During my senior thesis critique in college one of my professors pled with me to stop painting and leave the country. He said something along the lines of; “Please just go travel or something, do anything, get out of here, and then maybe think about painting again.” This was his response to an enormous painting I had done of a tiger vomiting beige paint that dripped down the wall to the floor. It was a bad painting, and his harsh rebuke was well founded. It was a shocking blow to my ego and to the diligence with which I had committed myself to my work.

However lacking the vomiting tiger may have been as a piece, and however glaring my shortfalls in contextualizing my work, what it did have was a sense of the unsettling dynamic that we had created with our world. What neither I, nor my professor appreciated at the time was that such a grotesque image both in subject and execution was an authentic interpretation, product, of the culture that I was part of and its disconnect from so much that it was exploiting. A culture that was making nature sick while boastfully and often blindly reaping the rewards.

I ended up inadvertently taking the professor’s advice. I did leave, and travel, and do other things, I even spent years not painting. Until it made sense to paint again. I’m still not sure if I have completely moved past creating tasteless or vapid imagery. But I do know why making this work matters, and that it needs to work toward easing the suffering of an earth folding under the tremendous weight of our missteps. I believe that aesthetic and messaging go hand in hand, and that dealing in pop culture is nothing more than fluency in the language of the day. For me, finding ways to use that language with purpose has become the assignment moving forward.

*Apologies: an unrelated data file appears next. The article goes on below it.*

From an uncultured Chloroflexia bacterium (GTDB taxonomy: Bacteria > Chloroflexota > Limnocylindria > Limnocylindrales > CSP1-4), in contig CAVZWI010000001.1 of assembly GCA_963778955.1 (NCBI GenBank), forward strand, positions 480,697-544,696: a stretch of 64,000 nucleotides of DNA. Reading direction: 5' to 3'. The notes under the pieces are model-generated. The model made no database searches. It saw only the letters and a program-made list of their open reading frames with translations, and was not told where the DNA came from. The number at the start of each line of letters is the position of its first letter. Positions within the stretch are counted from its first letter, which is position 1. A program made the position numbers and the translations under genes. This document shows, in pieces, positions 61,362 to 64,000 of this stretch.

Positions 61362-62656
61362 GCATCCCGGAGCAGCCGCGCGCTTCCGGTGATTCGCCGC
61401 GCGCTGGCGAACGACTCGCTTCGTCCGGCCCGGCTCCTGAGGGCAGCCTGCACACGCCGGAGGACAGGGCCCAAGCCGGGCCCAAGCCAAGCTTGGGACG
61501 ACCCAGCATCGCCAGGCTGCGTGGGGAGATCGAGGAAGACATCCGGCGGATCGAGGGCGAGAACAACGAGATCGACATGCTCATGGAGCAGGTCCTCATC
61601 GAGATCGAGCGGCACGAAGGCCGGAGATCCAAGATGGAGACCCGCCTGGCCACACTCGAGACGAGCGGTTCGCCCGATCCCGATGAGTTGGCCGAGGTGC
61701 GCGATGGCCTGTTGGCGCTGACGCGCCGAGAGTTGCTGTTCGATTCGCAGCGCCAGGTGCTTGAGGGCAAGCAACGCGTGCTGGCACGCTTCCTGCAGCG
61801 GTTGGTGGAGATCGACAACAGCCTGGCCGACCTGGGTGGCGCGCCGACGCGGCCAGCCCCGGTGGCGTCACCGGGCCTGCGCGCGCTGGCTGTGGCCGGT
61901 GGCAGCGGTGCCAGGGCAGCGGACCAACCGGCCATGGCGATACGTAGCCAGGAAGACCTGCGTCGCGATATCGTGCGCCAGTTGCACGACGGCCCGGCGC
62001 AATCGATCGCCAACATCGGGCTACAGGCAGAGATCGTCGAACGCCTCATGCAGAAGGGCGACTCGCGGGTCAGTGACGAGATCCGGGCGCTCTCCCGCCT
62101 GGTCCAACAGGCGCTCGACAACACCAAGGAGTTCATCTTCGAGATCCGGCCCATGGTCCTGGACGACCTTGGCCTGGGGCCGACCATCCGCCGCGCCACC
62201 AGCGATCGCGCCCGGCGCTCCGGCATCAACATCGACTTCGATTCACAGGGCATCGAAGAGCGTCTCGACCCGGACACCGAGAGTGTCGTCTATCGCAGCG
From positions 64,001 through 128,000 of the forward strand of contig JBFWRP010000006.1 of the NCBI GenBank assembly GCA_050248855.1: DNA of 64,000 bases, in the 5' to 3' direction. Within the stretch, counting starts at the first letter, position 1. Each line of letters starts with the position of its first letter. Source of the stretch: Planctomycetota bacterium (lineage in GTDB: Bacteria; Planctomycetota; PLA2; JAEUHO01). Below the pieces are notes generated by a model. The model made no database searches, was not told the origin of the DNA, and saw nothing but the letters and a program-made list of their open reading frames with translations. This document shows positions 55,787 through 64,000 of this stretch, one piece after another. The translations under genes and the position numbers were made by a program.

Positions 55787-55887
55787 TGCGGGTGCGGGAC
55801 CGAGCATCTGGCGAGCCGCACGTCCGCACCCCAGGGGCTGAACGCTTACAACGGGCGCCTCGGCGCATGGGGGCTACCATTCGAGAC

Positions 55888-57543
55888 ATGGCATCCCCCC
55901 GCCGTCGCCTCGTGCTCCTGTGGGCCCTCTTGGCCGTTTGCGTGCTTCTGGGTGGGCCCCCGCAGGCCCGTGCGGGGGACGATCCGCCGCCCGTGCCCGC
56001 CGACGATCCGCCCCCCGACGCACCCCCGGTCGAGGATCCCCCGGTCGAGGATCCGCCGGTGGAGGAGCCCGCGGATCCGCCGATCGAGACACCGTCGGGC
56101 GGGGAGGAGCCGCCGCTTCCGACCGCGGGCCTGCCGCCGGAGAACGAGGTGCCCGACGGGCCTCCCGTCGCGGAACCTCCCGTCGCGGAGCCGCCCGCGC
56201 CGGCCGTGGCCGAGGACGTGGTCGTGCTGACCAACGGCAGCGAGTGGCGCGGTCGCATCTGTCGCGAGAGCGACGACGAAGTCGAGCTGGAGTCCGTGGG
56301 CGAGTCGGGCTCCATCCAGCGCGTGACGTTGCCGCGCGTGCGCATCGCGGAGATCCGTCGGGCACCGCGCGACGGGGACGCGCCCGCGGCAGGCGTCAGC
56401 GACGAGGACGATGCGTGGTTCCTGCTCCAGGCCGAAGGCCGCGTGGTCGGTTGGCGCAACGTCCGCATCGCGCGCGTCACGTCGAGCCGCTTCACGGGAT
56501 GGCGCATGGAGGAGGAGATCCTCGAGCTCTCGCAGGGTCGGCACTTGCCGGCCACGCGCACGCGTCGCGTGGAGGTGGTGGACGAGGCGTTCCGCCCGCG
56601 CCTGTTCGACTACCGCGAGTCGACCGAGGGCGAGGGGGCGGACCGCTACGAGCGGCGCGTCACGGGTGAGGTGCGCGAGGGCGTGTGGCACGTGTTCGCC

Sarah grew up in Northern California where art played an important role in her life from a very young age. Animals, nature, and issues around the health of our global ecosystems play a key role in her work. Through her signature imagery, she explores the anesthetized natural figure as both monument and object; a revered and belittled antidote to modern life. 

Her credentials include a BA in Fine Art from the University of California at Berkeley, training in conceptual design from the Massachusetts College of Art and Design, and a Fellowship in painting from Yale University. Her experience as an art maker has also been informed and enhanced by years of work in advertising and production design.. for better or worse.

Sarah currently splits her time between New York City and Marrakech, Morocco where she directs the artist residency program at Dar Slimane.

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